Twenty years ago, Moore was just a schlub outraged by the poor treatment of workers vs. shareholders at General Motors, and identified the root problem: a de-humanisation of the employees and customers in favour of making the rich richer in the belief that they — the rich — would take care of the little people (this idea is often expressed as “trickle down economics”) by providing them jobs (but nothing else really).

At the time Roger & Me came out, Moore thought GM was some kind of rogue corporation, bending government to their will and putting their endless need for profit ahead of the people’s need for basic survival; 20 years on, Moore has discovered that pretty much all corporations have abandoned the democratic and moral principles of supporting the communities they profit from, and rushed headlong into a feeding frenzy for money that never gets sated, powered by a foolish Congress that gave them not just rights on par with actual people, but rights and access that superseded that of ordinary citizens.

It’s irony at its very finest that the very groups of people who profess to be skeptical of Darwin’s evolutionary theories are largely the same ones who turned capitalism into a pure Darwinian exercise, replacing democracy and patriotism with the worship of profit and a “survival of the fittest richest” mantra.

You read that right, by the way: democracy has been replaced by corporatocracy, and most of us never even noticed. A cynical few will yawn and act unsurprised, but the joke is on them: a “plutonomy,” as Citibank itself described it, will eventually make life very unpleasant for anyone not in the top one or two percent of earners. That means you.

The 2006 Citibank memo that calmly and horrifically describes — to its wealthy clients, until it was leaked to Moore — a system of government that is now solely defined by its ability to produce economic benefit to the wealthy, and even questions how much longer the rich will let the concept of “one man, one vote” stand — is at best a treatise of treason, at worst a victory speech of the triumph over democracy, a war that was won through marketing, convincing people that having an XBox and a plasma TV equaled a higher standard of living.

This is just one of the jaw-dropping revelations that will even shock and surprise lefties who consider themselves well-informed. Have you heard of a “Dead Peasant Policy”? You will in Moore’s film, and you may literally want to grab a torch and head for the mansions when you find out what it is.

Or consider Capt. Ted “Sully” Sullenberger, the hero of the Hudson. He went to Congress to testify about the working conditions of the nation’s pilots. Don’t remember that? That’s because the networks refused to air what he said. When Moore shows you the (stolen) footage of his testimony, and then backs it up with interviews of working pilots, you may never want to set foot on an airplane again (which is not Moore’s intent; he wants you to help him do something about it, not stick your head in the sand).

In addition to these revelations, made up mostly of “liberated” news footage that has been actively suppressed by corporate-owned media, Moore injects a surprising new voice beyond his own, or those of the victims of rampant corporate greed; the Catholic Church. As a practicing Catholic, Moore’s discontent with capitalism as a substitute for democracy has its roots in the Bible, and so he interviews a number of Catholic priests and bishops, who all enthusiastically agree that capitalism runs directly contrary to the teachings of Jesus and the words of God, and is a force of evil in the world (which even Moore is not ready to fully embrace). If this film does nothing else beyond Moore’s usual level of box office, I would love to see this film spark a real dialogue in the mainstream media featuring the religious view of where the West is headed these days, and how its model is something Jesus would run screaming from.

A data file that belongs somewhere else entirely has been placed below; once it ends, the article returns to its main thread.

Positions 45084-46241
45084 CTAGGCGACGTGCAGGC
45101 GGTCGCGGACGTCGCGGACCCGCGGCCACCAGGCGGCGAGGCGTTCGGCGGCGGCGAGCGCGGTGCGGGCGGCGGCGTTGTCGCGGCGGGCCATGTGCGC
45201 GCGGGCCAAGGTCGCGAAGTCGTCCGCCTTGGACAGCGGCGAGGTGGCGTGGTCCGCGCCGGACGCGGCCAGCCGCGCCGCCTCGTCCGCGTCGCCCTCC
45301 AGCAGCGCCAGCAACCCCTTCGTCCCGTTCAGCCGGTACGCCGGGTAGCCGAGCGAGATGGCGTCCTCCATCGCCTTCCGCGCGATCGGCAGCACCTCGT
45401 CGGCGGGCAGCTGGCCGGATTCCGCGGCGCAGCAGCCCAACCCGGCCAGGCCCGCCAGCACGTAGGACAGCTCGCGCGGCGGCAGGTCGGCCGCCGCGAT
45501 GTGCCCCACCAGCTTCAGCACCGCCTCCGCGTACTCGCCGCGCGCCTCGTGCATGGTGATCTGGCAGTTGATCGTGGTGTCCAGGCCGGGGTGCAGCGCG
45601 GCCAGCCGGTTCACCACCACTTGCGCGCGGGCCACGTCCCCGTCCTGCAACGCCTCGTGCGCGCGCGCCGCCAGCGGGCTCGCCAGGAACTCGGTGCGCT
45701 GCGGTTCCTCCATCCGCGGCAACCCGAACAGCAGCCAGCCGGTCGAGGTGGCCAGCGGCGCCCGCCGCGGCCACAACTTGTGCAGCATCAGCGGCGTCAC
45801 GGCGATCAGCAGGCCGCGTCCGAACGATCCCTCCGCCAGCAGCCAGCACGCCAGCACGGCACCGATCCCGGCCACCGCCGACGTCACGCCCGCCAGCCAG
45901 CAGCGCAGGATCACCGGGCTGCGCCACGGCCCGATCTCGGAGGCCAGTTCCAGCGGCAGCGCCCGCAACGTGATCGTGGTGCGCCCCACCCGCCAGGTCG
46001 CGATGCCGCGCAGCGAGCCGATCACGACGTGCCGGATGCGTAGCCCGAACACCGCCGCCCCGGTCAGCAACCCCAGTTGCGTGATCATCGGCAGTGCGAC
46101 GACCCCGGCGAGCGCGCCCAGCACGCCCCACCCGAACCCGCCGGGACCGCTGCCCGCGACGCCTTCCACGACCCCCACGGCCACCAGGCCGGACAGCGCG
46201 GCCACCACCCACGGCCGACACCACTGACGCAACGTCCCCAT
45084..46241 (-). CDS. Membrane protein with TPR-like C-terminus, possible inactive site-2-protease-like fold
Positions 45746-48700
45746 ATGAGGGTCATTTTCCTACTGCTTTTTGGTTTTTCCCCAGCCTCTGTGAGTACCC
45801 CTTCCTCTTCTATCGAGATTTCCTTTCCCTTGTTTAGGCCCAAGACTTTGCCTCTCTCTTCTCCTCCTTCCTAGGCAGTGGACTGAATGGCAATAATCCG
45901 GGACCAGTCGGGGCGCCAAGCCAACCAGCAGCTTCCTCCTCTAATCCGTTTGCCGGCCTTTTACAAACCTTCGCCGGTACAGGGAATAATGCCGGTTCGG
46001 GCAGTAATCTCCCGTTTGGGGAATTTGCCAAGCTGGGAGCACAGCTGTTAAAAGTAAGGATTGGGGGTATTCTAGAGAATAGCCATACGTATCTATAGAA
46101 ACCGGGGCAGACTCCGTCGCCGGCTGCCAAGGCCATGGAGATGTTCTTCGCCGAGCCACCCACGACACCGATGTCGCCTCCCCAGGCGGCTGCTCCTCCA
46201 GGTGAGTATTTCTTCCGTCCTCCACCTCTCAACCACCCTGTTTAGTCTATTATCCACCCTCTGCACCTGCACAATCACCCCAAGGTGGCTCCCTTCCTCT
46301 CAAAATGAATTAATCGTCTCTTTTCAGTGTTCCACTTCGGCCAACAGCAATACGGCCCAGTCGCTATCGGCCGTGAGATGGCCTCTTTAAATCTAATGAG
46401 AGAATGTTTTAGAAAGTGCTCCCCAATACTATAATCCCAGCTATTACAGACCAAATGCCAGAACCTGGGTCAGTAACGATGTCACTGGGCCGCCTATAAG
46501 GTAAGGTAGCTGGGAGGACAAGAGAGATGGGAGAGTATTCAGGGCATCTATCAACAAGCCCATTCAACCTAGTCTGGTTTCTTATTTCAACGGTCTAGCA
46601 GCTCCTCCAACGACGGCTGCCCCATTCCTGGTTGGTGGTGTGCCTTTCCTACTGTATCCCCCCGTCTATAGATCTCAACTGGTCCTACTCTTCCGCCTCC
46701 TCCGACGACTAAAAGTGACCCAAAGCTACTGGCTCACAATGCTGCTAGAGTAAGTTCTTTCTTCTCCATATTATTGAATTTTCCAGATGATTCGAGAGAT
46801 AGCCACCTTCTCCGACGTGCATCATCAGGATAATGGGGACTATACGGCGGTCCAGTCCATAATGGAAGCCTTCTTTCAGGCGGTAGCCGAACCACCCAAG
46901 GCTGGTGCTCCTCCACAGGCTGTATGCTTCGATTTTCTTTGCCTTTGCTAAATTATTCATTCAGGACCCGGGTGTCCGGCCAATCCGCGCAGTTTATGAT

Some critics have said that Moore’s ability to deliver such a huge indictment results in him being less focused, less “entertaining” and less cohesive in this film than in some of his previous ones where the subject was more narrow. With this I must agree, Capitalism as a piece of filmmaking is not Moore’s best work. But it is as important a documentary as anything he’s done, because it shows not only the growth of the corporatocracy, but also how the truths he uncovered in Flint, Michigan 20 years ago have now been exported to every corner of the US, from “condo vultures” in Miami to partying Wall Street executives, from bankrupt California (which is, by the way, one-seventh of the US economy) to the corporate infil-traitors in Washington DC.

One does wish, especially in the early portion of the film, that Moore would zero in on his thesis and not throw everything and the kitchen sink up there; he cuts dizzingly between crying remnants of the working poor and the eviscerated middle class struggling and failing to keep even their dignity as they lose everything they’ve worked for, to his now-old-hat “stunts” to the shocking footage that either never aired or didn’t make it past the right-wing noise machine, to images from his typical American upbringing to the wasteland that is Flint (and a thousand small towns like it) today, to priests calmly telling us that our very way of life is intrinsically evil and ungodly. If Moore were a lawyer, I’m sure he’d get a hung jury every time, and his “citizen confrontations” have lost most of their novelty and effectiveness and now only serve to give his critics something to distract their audiences from the actual points raised in the film.